McMinnville, TN - 2017-11-30
Mary Grace: My father wouldn’t allow us to go to counseling. He said that we need to just pray to God, and he’ll take care of everything. He didn’t want us going to other people to talk– thinking they might steer us away. When he passed away I got a divorce that same year and decided that I would finally seek counseling.
I was thirty-two, depressed with anxiety, and had borderline bipolar there for a while. They put me on a couple of different medications, but I got low down to where I didn’t have a job. I didn’t have a car to drive and I had this five-year-old child that I’m having to raise, by myself– no child support, $142 a month, and food stamps. That’s how we lived.
We still managed… We had public transportation, so we took that to the doctors and the counselor and stuff. That’s when I came into the knowledge of the peer support centers. I was in awe. I had no idea these programs were around, and I told them–I said, “One of these days I’ll be working for you because I want to give back.”
[I eventually got a job] driving the vans at the peer support center. I love to drive. That job was just perfect. I was in a place where I could be depressed and not be in fear of losing my job. If I needed to take a day off just because I did not feel mentally well, I did not get in trouble for that.
Each step I take, it’s like it was meant to be. It took eleven years working with this company for me to get this manager’s position that I’m in now.
I just… I thank God. I still get depressed; I still have my anxiety; I have panic attacks on occasion in large crowds, but I’m learning so many new things. I learn so much from the people that I work with. I’m hoping and praying that they’re learning from me too. I just can’t see my life doing anything else.
BW: Your dad kept you from seeking treatment for years. Do you think that if your dad had not passed away you’d be on this path?
Mary Grace: I don’t think so. I think that he just wanted us to stay in church and believe in God. I was just so afraid I’d disrespect him. The Bible says don’t be disrespectful to your parents. I was Miss Goody-two-shoes. I did whatever I was told to do.
BW: You wish you would have gotten into counseling earlier?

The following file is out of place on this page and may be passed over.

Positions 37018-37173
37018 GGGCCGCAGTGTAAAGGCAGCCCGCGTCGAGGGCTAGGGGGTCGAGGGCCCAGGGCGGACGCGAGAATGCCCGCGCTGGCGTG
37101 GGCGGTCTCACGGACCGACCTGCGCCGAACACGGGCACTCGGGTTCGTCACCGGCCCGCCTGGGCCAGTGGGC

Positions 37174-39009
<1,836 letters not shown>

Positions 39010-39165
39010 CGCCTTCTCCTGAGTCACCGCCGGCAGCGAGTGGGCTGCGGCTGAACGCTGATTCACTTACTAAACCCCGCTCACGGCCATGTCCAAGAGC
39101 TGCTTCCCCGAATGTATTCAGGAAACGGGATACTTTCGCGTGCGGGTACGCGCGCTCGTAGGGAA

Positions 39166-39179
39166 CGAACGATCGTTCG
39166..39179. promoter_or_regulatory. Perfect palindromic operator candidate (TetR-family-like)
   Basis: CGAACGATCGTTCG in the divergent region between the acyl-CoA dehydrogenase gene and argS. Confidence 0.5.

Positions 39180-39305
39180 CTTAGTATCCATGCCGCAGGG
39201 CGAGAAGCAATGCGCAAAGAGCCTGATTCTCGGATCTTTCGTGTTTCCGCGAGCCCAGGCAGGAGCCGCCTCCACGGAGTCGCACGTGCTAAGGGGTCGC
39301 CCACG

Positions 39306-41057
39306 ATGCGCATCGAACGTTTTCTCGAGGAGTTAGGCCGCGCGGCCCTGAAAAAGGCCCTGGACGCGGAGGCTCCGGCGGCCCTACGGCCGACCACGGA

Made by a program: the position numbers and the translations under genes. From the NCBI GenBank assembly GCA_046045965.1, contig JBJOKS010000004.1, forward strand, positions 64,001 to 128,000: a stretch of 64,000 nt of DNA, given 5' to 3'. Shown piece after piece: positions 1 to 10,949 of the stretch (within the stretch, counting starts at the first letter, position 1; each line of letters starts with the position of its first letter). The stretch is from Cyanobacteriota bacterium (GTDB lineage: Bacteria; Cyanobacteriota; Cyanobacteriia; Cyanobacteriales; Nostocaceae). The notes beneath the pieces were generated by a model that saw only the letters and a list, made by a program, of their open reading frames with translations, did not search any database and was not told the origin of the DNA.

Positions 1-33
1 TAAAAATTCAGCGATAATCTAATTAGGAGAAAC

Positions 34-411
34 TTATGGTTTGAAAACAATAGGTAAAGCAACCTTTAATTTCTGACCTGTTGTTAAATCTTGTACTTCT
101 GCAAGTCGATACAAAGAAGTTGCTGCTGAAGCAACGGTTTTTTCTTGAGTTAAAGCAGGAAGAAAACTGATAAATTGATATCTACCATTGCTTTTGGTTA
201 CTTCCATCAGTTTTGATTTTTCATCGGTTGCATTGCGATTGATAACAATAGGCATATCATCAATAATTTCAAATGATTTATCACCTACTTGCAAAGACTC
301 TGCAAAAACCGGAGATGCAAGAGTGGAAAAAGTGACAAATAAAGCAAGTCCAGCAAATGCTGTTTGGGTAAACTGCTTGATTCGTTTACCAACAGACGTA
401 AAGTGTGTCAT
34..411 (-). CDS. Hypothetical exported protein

Mary Grace: I do. I think I probably even could have helped my father more in his illness and everything.
Then, my mom too–she finally admitted to me after my dad passed, out of the blue–she says, “I know how you’re feeling when you say you’re depressed,” But she was like me; she didn’t believe she had to go to counseling. I wish she had of. She might still be alive today if she had.
BW: Is there any particular incident that really impacted you?
Mary Grace: I have never gone public with this… When I was nineteen, I was in college, and I was still that good little girl for the most part, but I got pregnant, and I had an abortion. I was against that, totally.
The guilt and knowing that it was wrong–it was a life, and I’d always tell everybody else that, “Don’t do that. It’s horrible,” It still is. My story is still the same even after it happened. Don’t do it.
BW: Why did you decide to do it?
Mary Grace: My boyfriend… He’d take me up in these mountain places and whatnot, just the two of us, and he would get out, and he would threaten me. He would punch me in the stomach, not hard but just showing me that he could do it. Then, my mother said she would be no help to me whatsoever, that I couldn’t move back home. I was scared of my dad. Real scared then. I didn’t want him to know.
[My mom] finally told him after it was all said and done. He told me that he would have took care of me, that he would have made it right. I think that’s kind of when I became daddy’s girl. That’s hard. It’s still hard today, but I know that my baby is waiting for me in heaven. We’ll meet one day.